- Every piece of content should plug your product.
Content that constantly plugs your product is called advertising, which is great! But not all of the time. A good content strategy should include content that helps your audience be successful in their goals, and while that may include using your product, you’ll build trust if you deliver good information without trying to sell every time.
- You don’t want to give everything away.
If it helps your customer, builds good will and trust, and establishes you as an authority in your field, then you should probably give it away (unless its your product – we’re not saying you shouldn’t make money!). When you give away your best ideas and solutions, it’s not just good karma – it’s good business.
- B2B and B2C marketing are completely different (or exactly the same).
Whether your marketing to B2B or B2C clients, you’re still dealing with human beings. That doesn’t change. However, the priorities and goals of those people do change, as does the way they reach decisions. While the B2C client is free to buy as they please, the B2B client may have to make the purchase decision by committee, which will require more facts, figures, statistics, and details on features.
- Content marketing isn’t effective in my industry.
If your target market includes human beings with access to the internet, then content marketing can work for you. While some industries are faster to embrace online marketing than others, every industry is headed in that direction. You might even have the opportunity to become a thought-leader in your field – ahead of everyone else!
- If you publish a piece of useful, original, high quality content, you’ll see results immediately.
We wish this were true, but it’s a little more complicated than that. And, when people believe this myth, they often give up on their content strategy too soon. Here’s how it really works: You publish a lot of great content over time, and with each campaign, you refine it so it works a little better and resonates a little more with your audience. Your target customers come back to your site many times (long before they’re ready to buy), and the more positive experiences they have, the more likely they’ll think of you when they are prepared to put down cold hard cash.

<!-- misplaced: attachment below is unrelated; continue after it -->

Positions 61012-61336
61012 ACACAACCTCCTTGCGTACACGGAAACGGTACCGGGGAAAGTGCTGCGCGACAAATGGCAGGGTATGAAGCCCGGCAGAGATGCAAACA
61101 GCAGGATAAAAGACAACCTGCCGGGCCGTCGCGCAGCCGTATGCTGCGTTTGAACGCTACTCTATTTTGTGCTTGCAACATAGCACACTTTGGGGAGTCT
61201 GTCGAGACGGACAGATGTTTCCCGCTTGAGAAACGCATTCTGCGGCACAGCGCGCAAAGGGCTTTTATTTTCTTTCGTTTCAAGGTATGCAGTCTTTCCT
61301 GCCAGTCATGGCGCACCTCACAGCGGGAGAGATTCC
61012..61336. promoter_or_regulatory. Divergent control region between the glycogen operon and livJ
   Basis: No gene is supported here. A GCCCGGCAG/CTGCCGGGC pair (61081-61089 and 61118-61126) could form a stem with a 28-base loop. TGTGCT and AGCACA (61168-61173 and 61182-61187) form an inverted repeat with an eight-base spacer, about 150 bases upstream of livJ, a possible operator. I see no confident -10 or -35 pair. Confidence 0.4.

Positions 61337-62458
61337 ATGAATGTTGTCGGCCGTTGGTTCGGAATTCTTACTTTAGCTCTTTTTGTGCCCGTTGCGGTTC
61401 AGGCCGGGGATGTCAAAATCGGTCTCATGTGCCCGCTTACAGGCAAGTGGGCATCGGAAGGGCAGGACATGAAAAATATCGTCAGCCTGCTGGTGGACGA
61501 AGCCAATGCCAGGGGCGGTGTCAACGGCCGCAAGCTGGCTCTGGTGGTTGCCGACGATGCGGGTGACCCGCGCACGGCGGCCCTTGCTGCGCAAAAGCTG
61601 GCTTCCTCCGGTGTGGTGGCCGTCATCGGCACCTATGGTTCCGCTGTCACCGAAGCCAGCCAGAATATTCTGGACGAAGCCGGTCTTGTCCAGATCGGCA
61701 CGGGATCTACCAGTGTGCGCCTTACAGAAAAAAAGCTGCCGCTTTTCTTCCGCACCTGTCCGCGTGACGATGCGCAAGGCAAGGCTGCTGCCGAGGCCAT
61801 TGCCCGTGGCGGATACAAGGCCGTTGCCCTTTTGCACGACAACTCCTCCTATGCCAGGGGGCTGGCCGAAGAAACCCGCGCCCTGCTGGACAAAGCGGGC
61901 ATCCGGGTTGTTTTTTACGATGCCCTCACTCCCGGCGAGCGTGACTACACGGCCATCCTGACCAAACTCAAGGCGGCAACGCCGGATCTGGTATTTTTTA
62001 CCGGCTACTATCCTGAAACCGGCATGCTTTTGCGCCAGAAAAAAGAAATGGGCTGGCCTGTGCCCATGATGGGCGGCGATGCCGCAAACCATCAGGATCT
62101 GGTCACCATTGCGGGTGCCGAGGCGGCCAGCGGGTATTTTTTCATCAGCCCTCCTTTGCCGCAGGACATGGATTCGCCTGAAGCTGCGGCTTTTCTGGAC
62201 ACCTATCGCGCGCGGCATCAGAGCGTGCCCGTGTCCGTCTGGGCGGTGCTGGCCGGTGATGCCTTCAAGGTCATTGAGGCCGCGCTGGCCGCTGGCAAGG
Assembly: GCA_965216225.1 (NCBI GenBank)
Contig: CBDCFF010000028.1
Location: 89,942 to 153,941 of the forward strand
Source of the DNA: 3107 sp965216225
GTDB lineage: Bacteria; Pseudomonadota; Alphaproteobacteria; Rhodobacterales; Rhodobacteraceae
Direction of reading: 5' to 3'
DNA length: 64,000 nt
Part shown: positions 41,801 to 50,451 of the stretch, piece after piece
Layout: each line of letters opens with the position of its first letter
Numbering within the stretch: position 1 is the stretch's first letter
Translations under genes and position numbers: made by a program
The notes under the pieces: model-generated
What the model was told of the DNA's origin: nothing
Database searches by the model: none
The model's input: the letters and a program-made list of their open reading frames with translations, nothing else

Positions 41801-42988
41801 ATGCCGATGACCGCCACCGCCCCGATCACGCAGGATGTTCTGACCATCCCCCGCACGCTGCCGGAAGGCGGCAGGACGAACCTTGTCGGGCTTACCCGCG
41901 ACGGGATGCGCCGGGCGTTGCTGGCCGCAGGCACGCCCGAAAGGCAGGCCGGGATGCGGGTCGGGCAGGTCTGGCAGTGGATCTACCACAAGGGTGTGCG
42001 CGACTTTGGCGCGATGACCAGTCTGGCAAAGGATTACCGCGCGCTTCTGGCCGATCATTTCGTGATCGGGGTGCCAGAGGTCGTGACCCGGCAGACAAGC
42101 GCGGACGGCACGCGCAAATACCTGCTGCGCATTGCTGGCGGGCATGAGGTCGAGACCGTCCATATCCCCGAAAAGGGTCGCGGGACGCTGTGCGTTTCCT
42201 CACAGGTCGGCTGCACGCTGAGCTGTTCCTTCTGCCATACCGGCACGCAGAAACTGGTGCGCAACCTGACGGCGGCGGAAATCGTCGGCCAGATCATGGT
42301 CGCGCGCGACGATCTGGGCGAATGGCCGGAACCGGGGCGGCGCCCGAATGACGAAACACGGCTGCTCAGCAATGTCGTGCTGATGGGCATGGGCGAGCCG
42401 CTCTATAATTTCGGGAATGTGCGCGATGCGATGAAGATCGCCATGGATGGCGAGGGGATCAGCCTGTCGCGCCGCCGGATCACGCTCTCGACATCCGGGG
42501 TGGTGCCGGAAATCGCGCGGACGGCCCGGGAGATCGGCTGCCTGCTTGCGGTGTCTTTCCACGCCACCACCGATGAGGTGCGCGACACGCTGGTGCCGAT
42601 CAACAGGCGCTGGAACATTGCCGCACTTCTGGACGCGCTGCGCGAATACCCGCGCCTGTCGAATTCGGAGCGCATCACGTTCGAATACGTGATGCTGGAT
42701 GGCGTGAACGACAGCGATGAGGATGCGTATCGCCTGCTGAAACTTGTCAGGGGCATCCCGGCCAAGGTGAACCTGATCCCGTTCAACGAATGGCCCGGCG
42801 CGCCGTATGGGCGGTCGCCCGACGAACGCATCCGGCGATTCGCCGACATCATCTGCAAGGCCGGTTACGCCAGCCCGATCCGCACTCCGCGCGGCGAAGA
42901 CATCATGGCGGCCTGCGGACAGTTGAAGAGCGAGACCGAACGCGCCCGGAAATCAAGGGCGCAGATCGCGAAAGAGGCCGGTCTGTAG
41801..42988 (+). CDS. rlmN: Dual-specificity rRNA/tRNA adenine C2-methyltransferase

- Content marketing is cheap!
Content marketing offers a lot of value, but it’s not free or cheap. It’s an investment of time, money and commitment. It’s also an investment in learning, because creating great content is an ongoing process of changing algorithms, changing audience preferences, and changing tastes and trends. If you’re not prepared to invest, then content marketing won’t give you the results you’re looking for (nothing else will either).
- Content marketing is a fad – in a year it’ll all be about video.
Videos are great! We love them. They’re engaging, visual, fun and informative. But they’re also loud and look suspicious on the screens of office coworkers, so until bosses give mass approval to watching videos at work, King Content will remain on his throne.
- Content marketing and SEO are the same thing.
This is a somewhat debatable point, since content marketing does, in fact, optimize your web presence for search engines. But we would argue that SEO is a tool of content marketing. The real danger of this myth is concentrating so much on technical (or back-end) SEO that you ignore creative content creation.
What misconceptions about content strategy have you heard? Tell us on Twitter @Cubeyou!